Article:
Not everyone’s body responds the same way to different approaches to losing weight. The key is to find a match for your body and metabolism.
If you limit the intake of sugar and carbohydrates, as a result, you will successfully lose weight and kept it off even though if you had previously been unsuccessful on regular low-calorie diets!
The key is to understand that everyone’s metabolism can use two different types of fuel for energy, either sugar and carbs that are quickly turned into sugar by the body, or fat. But the type of fuel you burn can have a big difference in losing or maintaining weight. A typical diet reduces calories, but is still high in carbohydrates and thus sugar. As a result, many people constantly cycle between sugar “highs” where excess sugar is actually stored as fat in the body and sugar “lows” where you feel fatigued and ravenously hungry for more carbs and sugar. For many, it’s really hard to lose weight that way.
On the other hand, there is another option, limiting carbohydrates, so the body burns fat, including body fat, for fuel. This approach leaves the body steadily fueled, and weight is lost, even when more calories are being consumed. Steady fueling also means more constant energy levels all day long, and less hunger and cravings! You can actually lose weight while feeling full! The science behind the low carb principles has been proven by over 80 clinical studies!
If counting calories hasn’t worked for you in the past, try a low carb diet, it may be the perfect approach for you!
The longer you consume no more than 20 grams of carbs daily, the more body fat you will burn. It’s recommended staying in this phase no later than when you are 15 pounds from your goal weight.
Depending on how much weight you need to lose, you can safely continue with Phase 1 as long as the following three conditions are met:
However, it is important to understand the entire Low Carb Diet Approach. The ultimate goal of the program is to advance from the Phase 1/through Phase 2 and Phase 3, culminating in Phase 4 or Lifetime Maintenance, which should become your permanent way of eating. By following these steps, you can find your own personal carbohydrate balance that maintains your new weight and prevents weight gain. Moving from one phase to another will help you maintain a healthful weight, feel good and decrease your risk factors for chronic diseases such as heart disease, hypertension, and diabetes.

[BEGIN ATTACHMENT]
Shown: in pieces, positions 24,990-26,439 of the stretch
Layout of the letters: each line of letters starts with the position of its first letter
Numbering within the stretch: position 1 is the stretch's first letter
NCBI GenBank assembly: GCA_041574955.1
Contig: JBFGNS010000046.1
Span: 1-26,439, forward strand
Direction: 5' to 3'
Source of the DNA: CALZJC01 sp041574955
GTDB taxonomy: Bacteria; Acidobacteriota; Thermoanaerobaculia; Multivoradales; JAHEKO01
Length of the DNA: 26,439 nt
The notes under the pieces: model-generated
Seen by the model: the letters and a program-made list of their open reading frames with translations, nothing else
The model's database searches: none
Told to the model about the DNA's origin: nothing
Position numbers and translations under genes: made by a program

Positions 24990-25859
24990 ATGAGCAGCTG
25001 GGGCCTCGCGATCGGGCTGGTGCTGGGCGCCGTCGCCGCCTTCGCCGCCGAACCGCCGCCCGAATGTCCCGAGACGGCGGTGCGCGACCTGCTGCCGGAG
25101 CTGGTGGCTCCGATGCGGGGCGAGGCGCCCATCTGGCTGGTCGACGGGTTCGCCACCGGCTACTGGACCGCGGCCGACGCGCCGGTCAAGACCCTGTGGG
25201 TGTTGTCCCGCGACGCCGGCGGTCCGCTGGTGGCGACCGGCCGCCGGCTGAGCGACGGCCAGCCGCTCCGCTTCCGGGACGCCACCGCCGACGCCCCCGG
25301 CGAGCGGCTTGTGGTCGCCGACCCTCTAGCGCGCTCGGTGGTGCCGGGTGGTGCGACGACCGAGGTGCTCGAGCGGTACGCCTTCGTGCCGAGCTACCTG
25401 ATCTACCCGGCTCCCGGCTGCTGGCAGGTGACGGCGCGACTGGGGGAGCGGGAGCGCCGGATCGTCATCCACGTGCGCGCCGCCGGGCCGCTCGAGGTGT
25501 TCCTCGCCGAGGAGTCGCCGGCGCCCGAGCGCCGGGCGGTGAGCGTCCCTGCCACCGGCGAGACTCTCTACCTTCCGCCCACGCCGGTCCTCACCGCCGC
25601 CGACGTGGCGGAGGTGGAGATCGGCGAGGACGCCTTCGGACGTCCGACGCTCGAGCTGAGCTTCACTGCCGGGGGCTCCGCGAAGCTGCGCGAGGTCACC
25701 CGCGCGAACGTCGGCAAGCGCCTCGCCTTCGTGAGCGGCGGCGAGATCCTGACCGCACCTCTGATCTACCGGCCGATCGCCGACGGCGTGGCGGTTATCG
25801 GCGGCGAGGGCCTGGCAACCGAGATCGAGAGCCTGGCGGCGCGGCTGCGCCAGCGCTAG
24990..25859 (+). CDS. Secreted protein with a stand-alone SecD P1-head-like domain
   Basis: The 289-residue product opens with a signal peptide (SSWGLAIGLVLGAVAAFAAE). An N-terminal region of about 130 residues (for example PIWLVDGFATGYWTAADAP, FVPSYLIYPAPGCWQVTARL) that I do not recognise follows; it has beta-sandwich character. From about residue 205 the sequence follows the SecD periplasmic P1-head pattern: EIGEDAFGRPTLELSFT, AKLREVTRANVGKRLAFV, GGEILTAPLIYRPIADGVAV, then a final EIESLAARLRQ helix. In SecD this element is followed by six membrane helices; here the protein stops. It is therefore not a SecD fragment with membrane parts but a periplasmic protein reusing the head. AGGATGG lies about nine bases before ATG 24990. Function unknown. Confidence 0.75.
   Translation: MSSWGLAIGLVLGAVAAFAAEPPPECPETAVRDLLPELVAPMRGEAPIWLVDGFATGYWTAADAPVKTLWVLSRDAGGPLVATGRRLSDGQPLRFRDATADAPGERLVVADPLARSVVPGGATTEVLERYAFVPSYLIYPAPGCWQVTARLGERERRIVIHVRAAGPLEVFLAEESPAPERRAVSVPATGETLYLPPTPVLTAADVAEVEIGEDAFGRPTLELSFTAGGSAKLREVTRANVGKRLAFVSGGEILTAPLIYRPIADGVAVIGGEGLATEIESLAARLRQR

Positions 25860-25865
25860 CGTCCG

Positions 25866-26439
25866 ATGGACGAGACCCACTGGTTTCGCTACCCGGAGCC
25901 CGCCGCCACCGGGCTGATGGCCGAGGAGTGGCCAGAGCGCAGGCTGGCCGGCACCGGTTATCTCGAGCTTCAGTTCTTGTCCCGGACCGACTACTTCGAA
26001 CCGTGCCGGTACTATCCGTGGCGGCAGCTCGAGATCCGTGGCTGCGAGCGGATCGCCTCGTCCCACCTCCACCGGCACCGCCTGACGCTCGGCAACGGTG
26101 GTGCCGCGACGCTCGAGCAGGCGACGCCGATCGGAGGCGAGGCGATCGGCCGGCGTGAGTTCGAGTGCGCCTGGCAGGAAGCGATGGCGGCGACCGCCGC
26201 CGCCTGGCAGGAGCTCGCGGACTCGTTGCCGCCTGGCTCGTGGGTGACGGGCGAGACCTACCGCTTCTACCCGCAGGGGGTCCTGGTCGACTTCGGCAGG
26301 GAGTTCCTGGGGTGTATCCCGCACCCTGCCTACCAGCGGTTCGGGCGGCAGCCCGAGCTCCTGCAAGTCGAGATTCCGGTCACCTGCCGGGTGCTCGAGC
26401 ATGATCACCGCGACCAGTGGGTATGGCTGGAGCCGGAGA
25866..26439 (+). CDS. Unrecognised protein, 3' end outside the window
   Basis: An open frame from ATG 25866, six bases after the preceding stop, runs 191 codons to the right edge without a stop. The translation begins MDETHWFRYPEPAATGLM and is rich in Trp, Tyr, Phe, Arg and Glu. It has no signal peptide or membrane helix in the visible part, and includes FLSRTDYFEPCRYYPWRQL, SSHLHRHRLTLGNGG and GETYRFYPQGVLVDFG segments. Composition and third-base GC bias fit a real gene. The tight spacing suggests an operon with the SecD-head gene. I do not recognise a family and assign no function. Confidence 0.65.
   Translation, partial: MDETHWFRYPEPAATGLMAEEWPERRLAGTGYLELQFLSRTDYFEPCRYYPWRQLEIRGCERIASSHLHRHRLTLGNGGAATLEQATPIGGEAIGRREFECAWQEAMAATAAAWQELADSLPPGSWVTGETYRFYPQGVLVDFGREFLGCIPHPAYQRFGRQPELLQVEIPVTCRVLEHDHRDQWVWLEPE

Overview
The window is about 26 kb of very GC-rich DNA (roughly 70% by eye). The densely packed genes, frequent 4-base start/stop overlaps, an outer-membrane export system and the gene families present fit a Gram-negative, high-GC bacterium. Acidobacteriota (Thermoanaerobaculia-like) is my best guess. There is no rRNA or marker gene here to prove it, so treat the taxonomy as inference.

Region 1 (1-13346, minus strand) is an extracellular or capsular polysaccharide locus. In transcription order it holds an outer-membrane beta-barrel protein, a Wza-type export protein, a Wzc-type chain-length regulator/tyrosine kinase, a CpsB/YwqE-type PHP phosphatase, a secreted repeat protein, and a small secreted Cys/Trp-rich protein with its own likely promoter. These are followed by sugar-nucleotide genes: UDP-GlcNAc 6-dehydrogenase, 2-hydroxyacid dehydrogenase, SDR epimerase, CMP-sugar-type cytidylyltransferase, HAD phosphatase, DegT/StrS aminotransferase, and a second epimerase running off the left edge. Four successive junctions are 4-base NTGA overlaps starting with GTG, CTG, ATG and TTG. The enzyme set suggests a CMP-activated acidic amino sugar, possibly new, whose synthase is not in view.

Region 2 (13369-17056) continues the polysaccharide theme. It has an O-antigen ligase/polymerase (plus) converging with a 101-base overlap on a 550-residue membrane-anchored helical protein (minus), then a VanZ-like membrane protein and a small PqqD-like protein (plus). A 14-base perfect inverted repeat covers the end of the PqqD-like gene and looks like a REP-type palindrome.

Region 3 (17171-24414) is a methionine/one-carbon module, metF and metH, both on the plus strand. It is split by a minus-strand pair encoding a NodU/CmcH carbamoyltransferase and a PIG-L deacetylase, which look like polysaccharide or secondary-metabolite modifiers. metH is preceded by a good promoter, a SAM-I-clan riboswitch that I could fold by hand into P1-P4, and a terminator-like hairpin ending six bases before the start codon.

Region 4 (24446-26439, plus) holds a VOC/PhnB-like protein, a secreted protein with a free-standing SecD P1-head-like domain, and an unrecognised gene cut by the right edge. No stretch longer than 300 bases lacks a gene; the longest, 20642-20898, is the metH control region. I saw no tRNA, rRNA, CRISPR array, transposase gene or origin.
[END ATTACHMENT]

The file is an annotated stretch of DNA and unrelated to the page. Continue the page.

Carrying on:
That being said, if you have a great deal of weight to lose, you can certainly stay on Induction for six months or even longer. When you switch to Phase 2, your rate of loss will naturally diminish. On the other hand, if you have a modest weight loss goal, say 20-30 pounds, and lose the first pounds rapidly, you may want to follow the 40 plan so you can establish the good eating habits that will become part of your ongoing lifestyle and end yo-yo dieting.
Independent third-party clinical research has found that the Low Carb Diet reduces risk factors for heart-disease, insulin resistance and diabetes.
Additionally, the average American consumes nearly 130 pounds of added sweeteners each year, according to the U.S. Department of Agriculture. By eating carbohydrates in moderation, the Low Carb Diet helps individuals (even those without diabetes) maintain stable blood sugar levels, leading to fewer carb cravings and more energy, among other health benefits. Scientific research has consistently found that subjects at a high risk for Coronary Artery Disease (CAD) that were following the low-carb approach had improvements in their cholesterol profiles, decreasing their risk of developing CAD.
There are also many digestive benefits that come with following Low Carb Diet. Fiber requirements can be easily met because the Low Carb Diet replaces highly refined, low-fiber carbohydrates with salad greens, fresh vegetables, low sugar fruit, nuts, seeds and whole grains. The diet includes lots of vegetables to replace processed foods, which increases fiber intake. A high-fiber diet is the best way to lower risk factors associated with the colon. Additionally, numerous scientific studies have confirmed that those eating a high-fiber diet have lower cholesterol levels and fewer incidences of heart disease than those on a low-fiber diet.